You want historical fiction that's real and accurate and fast-paced.
The State of Qin does just that, and let me tell you three reasons why:
- The book opens with Wei Yang, the young scholar that would eventually go on to become one of ancient China’s greatest philosophers, Shang Yang. We see him get his ass handed to him in a fight.
- This brings Yang to the notice of Duke Xiao of Qin, not because the young scholar’s good at getting his ass kicked, but because he has the last known writings of Liu Kui, the strategist and political theorist that allowed the State of Wei to rise to dominance among the Seven States.
- If Duke Xiao of Qin can convince Yang to implement those ideas in his state then Qin won’t be the butt of the country’s jokes, but will actually have a chance at being a player, and not just another of the countless states gobbled up by the larger.
It’s an audacious plan, and would take twenty years to implement.
Meanwhile, back in the State of Wei we see the ailing Hui of Wei, grandson to Marquis Wen, playing politics from his deathbed. It all comes back to the Three Jins, and the States of Han and Zhao now have new rulers, rulers not hindered by the peace agreement signed so long ago.
Alliances shift, friends become enemies, and plans within plans are broken and foiled and enacted again. During it all two men rise up for Wei, two legendary commanders that will guide the state through its most difficult times. These men are Sun Bin and Pang Juan, and this is part of their story:
“The chariots are coming down and that first volley from the archers will be off in minutes.”
“We’ll have to–”
Lushan wasn’t able to finish before a huge swarm of arrows flew forth from the Zhao archers’ bows and sailed out high over the battlefield, shooting higher and higher until they arced downward and began their descent, pointing directly down on the Wei Army’s right-flank.
Sun watched as many of the infantrymen and archers dropped their weapons and raised up their small circular shields, those lucky enough to have them. The rain of arrows turned into a rain of death as they fell into the ranks, and Sun watched as hundreds of men went down, many thrashing about with painful wounds, but far too many not moving at all. What was worse were the dozen or so chariots that toppled over, some of them taking others with them.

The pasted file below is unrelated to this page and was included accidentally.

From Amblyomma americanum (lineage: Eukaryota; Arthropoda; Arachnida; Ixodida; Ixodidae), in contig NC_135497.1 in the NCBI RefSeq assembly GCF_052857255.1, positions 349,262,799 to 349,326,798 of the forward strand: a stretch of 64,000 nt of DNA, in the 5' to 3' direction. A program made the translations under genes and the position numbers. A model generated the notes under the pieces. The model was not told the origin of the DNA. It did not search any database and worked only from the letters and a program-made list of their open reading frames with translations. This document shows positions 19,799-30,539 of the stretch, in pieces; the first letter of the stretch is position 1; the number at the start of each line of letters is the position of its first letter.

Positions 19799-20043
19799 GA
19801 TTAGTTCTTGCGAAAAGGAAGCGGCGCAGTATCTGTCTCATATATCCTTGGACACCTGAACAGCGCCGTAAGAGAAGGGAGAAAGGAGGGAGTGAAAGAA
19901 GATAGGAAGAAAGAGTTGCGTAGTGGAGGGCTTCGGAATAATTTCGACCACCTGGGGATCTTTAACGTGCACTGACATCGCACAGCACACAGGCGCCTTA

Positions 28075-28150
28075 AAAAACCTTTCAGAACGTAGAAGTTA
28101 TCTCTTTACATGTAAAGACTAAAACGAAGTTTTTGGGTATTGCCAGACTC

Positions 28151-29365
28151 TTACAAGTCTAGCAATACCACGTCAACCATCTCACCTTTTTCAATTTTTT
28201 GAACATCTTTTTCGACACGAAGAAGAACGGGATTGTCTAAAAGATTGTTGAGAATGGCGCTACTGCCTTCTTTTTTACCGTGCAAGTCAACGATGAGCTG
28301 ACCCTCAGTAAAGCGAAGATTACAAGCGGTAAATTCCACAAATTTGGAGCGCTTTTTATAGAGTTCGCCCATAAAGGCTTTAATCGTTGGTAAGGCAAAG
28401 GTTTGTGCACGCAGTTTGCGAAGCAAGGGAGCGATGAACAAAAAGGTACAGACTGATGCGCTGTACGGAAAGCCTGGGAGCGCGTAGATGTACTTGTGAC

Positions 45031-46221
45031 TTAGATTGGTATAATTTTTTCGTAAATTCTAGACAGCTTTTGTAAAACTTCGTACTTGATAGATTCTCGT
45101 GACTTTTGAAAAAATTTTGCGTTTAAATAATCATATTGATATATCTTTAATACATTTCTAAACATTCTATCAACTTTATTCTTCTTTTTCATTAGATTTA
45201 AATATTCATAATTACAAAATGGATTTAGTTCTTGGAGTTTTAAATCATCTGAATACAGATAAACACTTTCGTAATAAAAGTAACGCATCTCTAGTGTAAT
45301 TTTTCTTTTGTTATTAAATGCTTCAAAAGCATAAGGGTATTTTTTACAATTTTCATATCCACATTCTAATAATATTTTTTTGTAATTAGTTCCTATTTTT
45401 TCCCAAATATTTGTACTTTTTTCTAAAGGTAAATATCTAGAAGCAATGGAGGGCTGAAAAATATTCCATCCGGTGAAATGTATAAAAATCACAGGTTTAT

“Those shields don’t work too well,” Lushan pointed out.
Sun shook his head. “Not everyone has one. I think the next few volleys won’t be as deadly as those without become less.
He was right. A few moments after that first volley of arrows flew out another one followed. This time only dozens dropped where before it’d been hundreds. By the time the third volley came out a few moments after that just a dozen or so men dropped – already the Zhao archers were losing their effectiveness.”
“Here they come,” Sun said, pointing up at the chariots on the eastern side of the road as they began to roll forward and then down the hill and toward the city.
“We’ll wait for them to reach the mid-point of the field before ordering them out!” Sun yelled over the already loud rumbling of hundreds of chariots rolling down the hill.
Lushan nodded, not even trying to speak over the loud noise. He watched the field ahead of them and felt his heart begin to pound with anxiety as the chariots rushed at them.
“Hold!” Sun yelled out.
He cast his gaze down the long line of chariots and infantrymen on either side of him. The chariots were a quarter down the hill and at the top the infantry units were starting to shift about, and Sun knew they’d be marching down in seconds.
“Hold!” he yelled again as the chariots reached the mid-point of the field.
Lushan looked up at him, concern in his eyes. They’d agreed to call for the advance when the Zhao troops were halfway through the field. What is he doing?
“Hold!” Sun called out again, the chariots rushing toward them at breakneck speed, already past the halfway point and without a single arrow fired at them.
Lushan looked up again. At any moment the Zhao forces would cross the three-quarter mark of the field, and when that happened Wei wouldn’t have enough time or space to get their chariots into enough of a charge to block the Zhao chariots. They’d instead be rundown, the massive cars useless. He looked up at Sun once again, and saw that he had his jaw firmly set and his eyes locked on the chariots rushing toward them. If he didn’t give the–”
“Charge!” Sun yelled. “Charge, charge, charge!”
The horses all down the line jumped as their drivers thrashed the reins down on them, and then they were rushing out to meet the Zhao chariots.
Sun didn’t watch them take off, he spun around to Lushan and a few other officers standing nearby.
“Pull the left-flank back behind the city,” he ordered.
Lushan looked up at him in shock.
“They’ll route us,” he said.
“Do it!” Sun shouted down over the sounds of the chariots around them. “Pang’ll need that hole open when the time comes.”
“There’s no indication that Pang will reach us in time! Lushan called back. “Pulling those troops back now will spell our doom!”
Sun looked at the Wei General coldly.
“Do it,” he said, and then rode off down the line.